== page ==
If the dandelions are the most prolific plant in your yard, try eating them. It won’t make them go away, but it might make you feel better.

Dandelion greens from our front yard.

Lots of “weeds” are edible. In my own state of Ohio we have lamb’s quarters, garlic mustard, plantain, purslane and violets (the most beautiful weed). Provided you don’t squirt poison on your yard, you can gather all these goodies, both leaves and flowers.

I was touched by the Snarky Gardener’s testimonial to the much-reviled dandelion:

I laugh when people talk about eradicating them from their yards.  Not only can it be eaten, but it helps in other ways. The yellow flowers give bees pollen early in the season when they need it the most. Its long tap root brings up minerals and nutrients that are then utilized by your garden plants.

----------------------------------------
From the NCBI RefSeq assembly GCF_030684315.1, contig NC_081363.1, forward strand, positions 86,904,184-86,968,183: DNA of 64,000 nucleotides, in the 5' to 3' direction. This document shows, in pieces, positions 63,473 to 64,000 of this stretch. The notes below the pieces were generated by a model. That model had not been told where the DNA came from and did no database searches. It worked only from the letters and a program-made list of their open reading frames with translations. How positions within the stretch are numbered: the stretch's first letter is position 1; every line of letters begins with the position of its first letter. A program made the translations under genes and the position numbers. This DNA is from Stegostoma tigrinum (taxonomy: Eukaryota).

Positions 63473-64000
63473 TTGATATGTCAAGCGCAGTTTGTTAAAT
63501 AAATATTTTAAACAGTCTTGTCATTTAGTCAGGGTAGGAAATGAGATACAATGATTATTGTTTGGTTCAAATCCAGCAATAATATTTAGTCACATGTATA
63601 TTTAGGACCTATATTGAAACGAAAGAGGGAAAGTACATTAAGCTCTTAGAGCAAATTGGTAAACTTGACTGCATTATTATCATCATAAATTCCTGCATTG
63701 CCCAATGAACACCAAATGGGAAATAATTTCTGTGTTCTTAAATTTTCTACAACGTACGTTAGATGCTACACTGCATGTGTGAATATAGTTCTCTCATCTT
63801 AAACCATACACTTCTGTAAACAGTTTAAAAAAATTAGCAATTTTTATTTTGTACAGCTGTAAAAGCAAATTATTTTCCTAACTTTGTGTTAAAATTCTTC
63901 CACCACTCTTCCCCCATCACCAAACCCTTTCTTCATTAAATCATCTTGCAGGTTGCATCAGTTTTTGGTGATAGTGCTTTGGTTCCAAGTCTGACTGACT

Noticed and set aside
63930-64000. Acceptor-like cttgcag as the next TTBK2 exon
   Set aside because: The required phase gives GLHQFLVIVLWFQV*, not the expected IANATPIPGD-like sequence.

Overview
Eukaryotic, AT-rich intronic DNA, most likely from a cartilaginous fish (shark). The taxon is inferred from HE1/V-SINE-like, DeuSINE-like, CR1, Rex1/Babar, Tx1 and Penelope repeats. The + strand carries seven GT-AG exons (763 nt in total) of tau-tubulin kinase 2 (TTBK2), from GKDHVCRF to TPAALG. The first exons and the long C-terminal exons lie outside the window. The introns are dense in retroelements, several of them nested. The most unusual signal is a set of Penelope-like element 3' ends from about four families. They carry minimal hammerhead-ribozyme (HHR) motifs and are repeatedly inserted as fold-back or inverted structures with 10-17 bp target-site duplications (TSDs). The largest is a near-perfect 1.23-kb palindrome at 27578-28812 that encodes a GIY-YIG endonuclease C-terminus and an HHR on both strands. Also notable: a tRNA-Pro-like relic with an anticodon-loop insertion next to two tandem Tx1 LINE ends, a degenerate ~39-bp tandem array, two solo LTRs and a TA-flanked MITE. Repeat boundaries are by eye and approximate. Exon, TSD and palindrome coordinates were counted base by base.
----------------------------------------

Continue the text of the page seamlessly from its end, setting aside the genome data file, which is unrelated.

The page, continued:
I’ll try to remember that when the dandelions get so profuse that they threaten to take over the lawn.

In the meantime, I went outside and used scissors to snip off the best-looking leaves, then added some garden kale to my mix. Dandelions tend to be bitter (perhaps that’s why they are the only plants in the yard that never get chomped by the bugs). So unless you love ultra-bitter veggies like radicchio, it’s necessary to plunge them in boiling salted water for a minute or two. Then sauté with olive oil and garlic, Roman-style. They’re great with anything that adds a smoky flavor, like the Bellavitano cheese with chipotle rind.